A Quick Note on Translating Japanese Company Names

Just a quick note on how to translate Japanese company names/what to do when translating Japanese company names.

Needless to say, Japanese company names often come up in the course of translating Japanese material into English. For big name companies like Sony or Hitachi, finding out the official company name (i.e., does it, say, end with “Co.” or “Inc.” or perhaps another designation?) can be as easy as typing that name into Google, or even the English Wikipedia. For smaller companies, however, the process can be a little more complicated.

First, go ahead and pop that Japanese company name into Google and see if you can’t find the company’s homepage. Be careful not to just pick the first result that comes up – sometimes you will find companies with more or less the exact same name and who may have completely different official English name translations, or you might hit upon the website of a subsidiary or the parent company of the company you are looking for, instead. Also, you might be tricked into thinking a page dedicated to the company your looking for on a website which aggregates information about other companies is the website you are looking for. The latter is more of a problem when translating from Chinese, however.

Now, assuming you’ve found the real website of the specific company you are looking for, look at the top of the page and see if a banner image, etc., already shows the English name of the company. If not, see if there are any buttons near the top labelled “English” or the like which will take you to the company’s English website and, hopefully, their English name. Failing either of the above, scroll to the very, very bottom of the page. Many Japanese websites will use their English name for a copyright notice listed at the bottom of the pages on their website.

Next, and in conjunction with the methods detailed above, look for the company’s self-introduction page, often linked to under a button labeled with “[Japanese company name here]とは” or occasionally (and in English) “About” or similar expressions. The company’s self-introduction page will almost always list, in a tidy little table, basic information about the company such as their name, who the president is, how much capital they have, and what sort of business they do, among other information items. In addition, companies often list the official English translation of their company name here. I have often encountered cases where the English name here and the name used at the bottom of the page for the copyright notice and even on the official English site differed, so it’s important to check here even if you find an English name for the company elsewhere. If there is a discrepancy in the names provided, I would recommend first going with the official English name translation provided in the company information page, unless the name listed there is patently inappropriate for some reason. At any rate, if there is a discrepancy, regardless of which name you choose to use, be sure to leave a translator’s comment in your translation (via the comment feature provided in various document applications or, more traditionally, a highlighted comment in parentheses within the text) indicating the discrepancy and why you chose the name you chose as well as any recommendations you might have concerning the English version of the company name.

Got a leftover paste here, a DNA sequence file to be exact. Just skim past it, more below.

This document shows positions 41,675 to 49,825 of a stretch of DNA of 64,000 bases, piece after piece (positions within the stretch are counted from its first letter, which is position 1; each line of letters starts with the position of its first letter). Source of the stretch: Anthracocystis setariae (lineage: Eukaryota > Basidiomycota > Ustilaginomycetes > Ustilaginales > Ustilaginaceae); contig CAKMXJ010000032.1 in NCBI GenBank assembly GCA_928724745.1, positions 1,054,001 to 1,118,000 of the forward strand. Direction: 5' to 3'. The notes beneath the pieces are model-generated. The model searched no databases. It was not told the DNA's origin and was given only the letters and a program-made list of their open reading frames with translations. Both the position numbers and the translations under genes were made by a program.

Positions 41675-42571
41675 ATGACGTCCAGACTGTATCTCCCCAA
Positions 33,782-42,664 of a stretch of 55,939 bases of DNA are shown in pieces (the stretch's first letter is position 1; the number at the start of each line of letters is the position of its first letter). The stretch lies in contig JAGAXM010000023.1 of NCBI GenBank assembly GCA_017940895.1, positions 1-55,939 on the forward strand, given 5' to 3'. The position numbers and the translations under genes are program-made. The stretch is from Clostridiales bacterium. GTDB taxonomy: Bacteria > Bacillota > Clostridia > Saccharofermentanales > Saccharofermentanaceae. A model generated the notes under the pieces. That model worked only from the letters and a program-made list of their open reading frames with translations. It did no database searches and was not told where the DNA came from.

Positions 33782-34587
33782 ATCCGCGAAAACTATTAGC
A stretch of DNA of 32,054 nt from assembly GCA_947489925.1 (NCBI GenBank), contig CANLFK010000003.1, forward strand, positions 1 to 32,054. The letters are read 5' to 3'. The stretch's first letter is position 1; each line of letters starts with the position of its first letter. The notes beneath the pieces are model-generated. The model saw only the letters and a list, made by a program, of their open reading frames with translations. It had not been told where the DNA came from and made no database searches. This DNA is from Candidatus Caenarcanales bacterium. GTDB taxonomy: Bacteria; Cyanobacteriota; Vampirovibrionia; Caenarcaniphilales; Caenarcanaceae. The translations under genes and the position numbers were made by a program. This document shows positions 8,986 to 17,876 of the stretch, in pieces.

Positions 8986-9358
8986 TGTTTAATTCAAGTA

If no English version of the company name is provided anywhere on the official site, or if the company apparently has no website, you’ll have to guess at the pronunciation of the characters used in the company name (unless, for some reason, the company name is written only in katakana or hiragana). Often this is a straightforward process if the company name just describes what the company does, such as company names with words like “重工業” (jukogyo, “heavy industries”) in them. If the pronunciation of the characters in the name are not straightforward, however, such as personal or place names, you may just have to guess by searching on Google for websites which provide readings for personal and place name characters and choosing the one that seems most likely. If it’s apparently a place name, or you know more or less where the company is located, you can try matching up the name with a location, which will then tell you or help you find the pronunciation of the name.

For example, if the company you are looking for is named “大田重工業” (a name which I just made up and bears no relation to any real companies) and you know the company is located in Ota (大田), Tokyo and not in the city of Tsuyama, Okayama (which has a neighborhood whose name is also written “大田” but which is pronounced “Oda”), you can be pretty sure the company’s name is pronounced Ota Jukogyo and not Oda Jukogyo. Using the Japanese version of Wikipedia can be a big help in finding out whether there are any regional names which use the characters you are looking for and where they are located. If the company name you are looking for is apparently using a place name as part of its name, even just knowing what half of Japan the company is in can sometimes be a big help in narrowing down how it’s supposed to be pronounced.

Now that you’ve figured out the pronunciation of the name, you can test it out to see if it’s ever been used in English. You can try typing variations of the name, in English letters, inside double quotes in Google (to specify you want exact matches only) to see if the company has ever been mentioned in any news articles or websites which aggregate company information. If you get any hits, be sure to compare the information on the page to see if it seems to match the company you are looking for. If the company name contains any general terms (like 重工業 mentioned above), you can try typing in different translations of those terms plus the place or personal names that are part of the name with and without double quotes to see if you can any hits or near hits. With any luck, you’ll find a more or less “official” English name for the company.